Fell asleep in class again today?
But still lying awake at 2 am?
Slept through your alarm (and Chapel)?
College students are among the most sleep-deprived people in the country. According to a 2001 study, only 11% of college students have good sleep quality, and 73% have occasional sleep problems. That same study found that 18% of college men and 30% of college women reported suffering from insomnia within the past 3 months, and over half reported feeling sleepy during the morning.
Most people need to sleep about 8 hours each night. This is especially true for college students, since the deep sleep that occurs early in the night and the dream sleep that occurs later in the night are both required to learn.
USNews writer Kelci Lynn Lucier says
"There's a reason most college students sleep in whenever they have the chance: they're exhausted, sleep deprived, and in desperate need of some zzzz's at any given time. And yet finding time to sleep in college can be quite challenging, given that sleep often is the first thing to get cut when stress levels and workloads pile up. "
What happens if I don't get enough sleep?
Sleep deficit results from not getting enough sleep for several nights. Building up your sleep deficit results in a decrease in daytime function. It can affect your physical health by weakening your immune system. It can affect your mental health by resulting in tension, irritability, depression, confusion, and generally lower life satisfaction.
It's well documented that sleep-deprived students perform significantly worse than students who regularly get a good night's sleep. REM sleep is particularly important for consolidating newly learned information, and a large proportion of REM sleep occurs towards the end of the night. So studying most of the night for a test, and then sleeping only a few hours, decreases your ability to remember new information.
Not getting enough sleep also seriously impairs your ability to drive. Driving while tired is as dangerous as driving while intoxicated - more than 40,000 injuries and 1,500 deaths each year result from traffic accidents involving sleepy drivers.
How can I get a better night's sleep?
• Relax! An alert mind may make it difficult to sleep. Try to slow the pace of your activities in the evening, and develop a bedtime wind-down routine that you follow faithfully. Do some light reading or watch TV until you become drowsy, and then try to fall asleep naturally.
• If there's a lot on your mind, try writing down a detailed list and then forgetting about it. Try this visualization technique: pretend that your mind is a chalk board. Every time a worrisome thought enters your head, visualize it as written on the chalk board and then immediately erase it. Keep erasing these thoughts as they pop up and refuse to think about them until tomorrow.
• Avoid or limit caffeine, not only in soda but in things like chocolate (sob!).
• Exercise and stay active. Twenty to 30 minutes of vigorous physical activity enhances deep sleep, but avoid exercising in the 4-6 hours before bedtime since it increases alertness.
• Avoid long naps. Naps of less than 30 minutes can actually be quite refreshing during the naturally occurring mid-afternoon slump, but napping for much longer than this can make you drowsy and interfere with a good night's sleep.
• Take a look at your diet. Make sure that you are consuming adequate amounts of B-complex vitamins, as several of the B vitamins can enhance restful sleep as well as reduce fatigue. If you are not eating a well-balanced diet, consider taking a supplement.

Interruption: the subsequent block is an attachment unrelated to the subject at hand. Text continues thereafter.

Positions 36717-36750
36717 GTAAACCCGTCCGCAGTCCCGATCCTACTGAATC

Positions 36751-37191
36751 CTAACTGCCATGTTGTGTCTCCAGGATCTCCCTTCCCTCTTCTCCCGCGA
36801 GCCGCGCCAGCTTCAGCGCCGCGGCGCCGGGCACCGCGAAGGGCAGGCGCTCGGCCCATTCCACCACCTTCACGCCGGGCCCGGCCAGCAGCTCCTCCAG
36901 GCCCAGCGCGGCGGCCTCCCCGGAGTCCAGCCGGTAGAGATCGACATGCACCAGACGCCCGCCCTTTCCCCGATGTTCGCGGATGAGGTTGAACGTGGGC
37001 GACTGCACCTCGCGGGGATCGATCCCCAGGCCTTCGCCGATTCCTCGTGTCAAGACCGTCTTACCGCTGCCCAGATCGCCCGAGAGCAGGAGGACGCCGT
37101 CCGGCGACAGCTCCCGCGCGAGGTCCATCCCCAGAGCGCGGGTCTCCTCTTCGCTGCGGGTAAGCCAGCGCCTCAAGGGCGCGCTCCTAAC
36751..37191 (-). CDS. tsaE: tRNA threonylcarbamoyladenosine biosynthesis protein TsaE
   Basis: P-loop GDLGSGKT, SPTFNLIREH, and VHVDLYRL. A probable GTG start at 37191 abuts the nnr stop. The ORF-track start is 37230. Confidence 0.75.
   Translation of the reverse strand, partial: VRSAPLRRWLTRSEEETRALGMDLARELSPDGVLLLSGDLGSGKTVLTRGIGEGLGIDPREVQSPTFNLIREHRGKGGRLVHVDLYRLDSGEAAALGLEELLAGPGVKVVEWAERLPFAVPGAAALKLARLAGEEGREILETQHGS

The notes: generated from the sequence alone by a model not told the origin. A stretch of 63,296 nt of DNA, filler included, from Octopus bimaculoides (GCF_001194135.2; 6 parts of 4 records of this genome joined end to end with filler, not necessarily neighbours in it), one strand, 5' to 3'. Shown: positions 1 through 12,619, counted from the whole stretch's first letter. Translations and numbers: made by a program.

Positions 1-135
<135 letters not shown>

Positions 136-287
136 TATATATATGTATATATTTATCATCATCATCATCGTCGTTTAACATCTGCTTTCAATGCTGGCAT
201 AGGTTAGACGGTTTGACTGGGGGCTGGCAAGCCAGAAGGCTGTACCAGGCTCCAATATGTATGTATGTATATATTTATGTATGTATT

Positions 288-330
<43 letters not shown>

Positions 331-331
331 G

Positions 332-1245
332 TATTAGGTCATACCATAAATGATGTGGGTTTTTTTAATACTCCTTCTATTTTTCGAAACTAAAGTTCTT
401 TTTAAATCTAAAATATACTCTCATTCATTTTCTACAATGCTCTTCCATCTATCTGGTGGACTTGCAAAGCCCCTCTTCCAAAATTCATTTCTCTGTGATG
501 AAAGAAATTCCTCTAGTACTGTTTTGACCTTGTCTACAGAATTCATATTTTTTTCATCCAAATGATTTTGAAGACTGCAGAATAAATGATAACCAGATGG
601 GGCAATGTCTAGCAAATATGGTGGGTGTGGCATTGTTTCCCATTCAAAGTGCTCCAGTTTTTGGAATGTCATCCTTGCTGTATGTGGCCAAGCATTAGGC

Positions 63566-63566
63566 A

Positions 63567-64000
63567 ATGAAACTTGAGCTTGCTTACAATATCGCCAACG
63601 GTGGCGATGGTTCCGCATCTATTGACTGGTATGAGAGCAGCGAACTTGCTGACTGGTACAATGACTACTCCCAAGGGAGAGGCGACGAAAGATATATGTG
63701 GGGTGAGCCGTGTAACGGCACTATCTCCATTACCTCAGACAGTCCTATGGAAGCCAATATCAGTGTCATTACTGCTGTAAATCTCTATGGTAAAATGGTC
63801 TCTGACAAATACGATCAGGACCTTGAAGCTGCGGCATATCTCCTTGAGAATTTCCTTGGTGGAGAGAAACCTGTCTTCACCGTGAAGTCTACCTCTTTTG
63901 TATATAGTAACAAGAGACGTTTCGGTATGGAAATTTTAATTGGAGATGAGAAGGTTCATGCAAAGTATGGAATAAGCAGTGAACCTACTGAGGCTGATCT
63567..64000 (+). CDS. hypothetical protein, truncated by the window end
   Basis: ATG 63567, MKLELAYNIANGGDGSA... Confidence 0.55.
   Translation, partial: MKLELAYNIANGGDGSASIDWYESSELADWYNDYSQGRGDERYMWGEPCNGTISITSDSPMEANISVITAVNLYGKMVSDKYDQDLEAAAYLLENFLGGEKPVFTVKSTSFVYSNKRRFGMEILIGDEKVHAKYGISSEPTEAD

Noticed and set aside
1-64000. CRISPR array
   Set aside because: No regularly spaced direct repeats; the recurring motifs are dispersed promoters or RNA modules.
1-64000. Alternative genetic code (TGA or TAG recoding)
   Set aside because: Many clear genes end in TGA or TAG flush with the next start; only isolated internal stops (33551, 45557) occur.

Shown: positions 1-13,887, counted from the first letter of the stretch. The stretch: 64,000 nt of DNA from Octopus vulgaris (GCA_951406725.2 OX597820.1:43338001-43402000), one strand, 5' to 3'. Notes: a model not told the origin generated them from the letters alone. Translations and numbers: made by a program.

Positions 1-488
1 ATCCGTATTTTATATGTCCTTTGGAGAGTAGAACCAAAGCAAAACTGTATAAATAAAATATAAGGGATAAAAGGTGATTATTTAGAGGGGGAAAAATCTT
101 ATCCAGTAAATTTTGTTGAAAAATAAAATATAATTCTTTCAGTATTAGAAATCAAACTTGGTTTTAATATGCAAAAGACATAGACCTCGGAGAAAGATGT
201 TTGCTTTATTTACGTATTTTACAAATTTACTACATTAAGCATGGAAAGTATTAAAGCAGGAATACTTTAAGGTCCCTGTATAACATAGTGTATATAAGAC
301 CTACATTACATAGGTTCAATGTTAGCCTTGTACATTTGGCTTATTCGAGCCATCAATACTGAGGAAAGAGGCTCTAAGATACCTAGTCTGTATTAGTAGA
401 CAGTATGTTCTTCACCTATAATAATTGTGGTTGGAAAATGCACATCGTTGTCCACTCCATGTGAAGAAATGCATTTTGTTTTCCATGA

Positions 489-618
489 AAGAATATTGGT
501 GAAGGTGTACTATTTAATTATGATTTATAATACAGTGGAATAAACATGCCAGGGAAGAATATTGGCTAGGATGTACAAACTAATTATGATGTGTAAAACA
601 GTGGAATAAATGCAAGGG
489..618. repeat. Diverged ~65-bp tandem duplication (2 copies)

• Set realistic daily goals. Setting goals helps to minimize the possibility that you will stay awake thinking about what you have not accomplished that day. Perfectionists and worriers tend to have more trouble sleeping.
• Establish a regular sleep schedule. Although this can be difficult for college students, as much as possible, it is important to try to go to bed and wake up at approximately the same time each day, even on weekends when you're trying to 'make up' sleep. Otherwise it's like putting yourself through jet lag over and over again!
• Practice diaphragmatic (deep) breathing. When practiced before bed, not only will deep breathing help you to feel more relaxed and to facilitate sleep, but also you are likely to obtain more restful sleep. Breathe all the way out, squeezing out the last bit of air, before you breathe in again.
What about sleeping pills?
Sleeping pills may be prescribed by a doctor or bought over the counter. However, prescription sleep aids can lead to dependence and become less effective if used for long periods of time. There are basically three types of prescription sleep aids:
• The benzodiazapines are the traditional sleeping pills and their effects can last from 3 to 25 hours. These longer acting drugs can build up in your system, causing increased sedation, confusion or other problems.
• The newer sleep aids such as Ambien and Sonata are similar to the benzodiazepines, but leave the system in 1 to 5 hours.
• The tricyclic antidepressant drugs are helpful in inducing sleep and are less damaging when used for longer periods of time.
Many over-the-counter sleep aids contain antihistamines to induce sleep and may result in residual drowsiness the next day. They are usually only effective for 2 or 3 nights.
What about natural sleep aids?
Tryptophan is an essential amino acid that helps calm you down and is found in most protein-containing foods and dairy products. Adding honey or other carbohydrates helps facilitate the entry of tryptophan into the brain. B vitamins, especially B6, also help in the absorption of tryptophan. Calcium is also a natural calming agent and is found in all dairy products. Some herbal teas are especially calming, including chamomile, lemon verbena, lemon balm, passion flower, peppermint, and red clover.
Melatonin is a hormone naturally produced by your body during the night. Studies have found that melatonin supplements may improve sleep for 5% of people with sleep disturbances. Valerian, chamomile, kavakava, California poppy, skullcap, St. John's Wort, and hops are some of the other herbal supplements being promoted as sleep aids, but they haven't undergone the rigorous testing required of prescription drugs.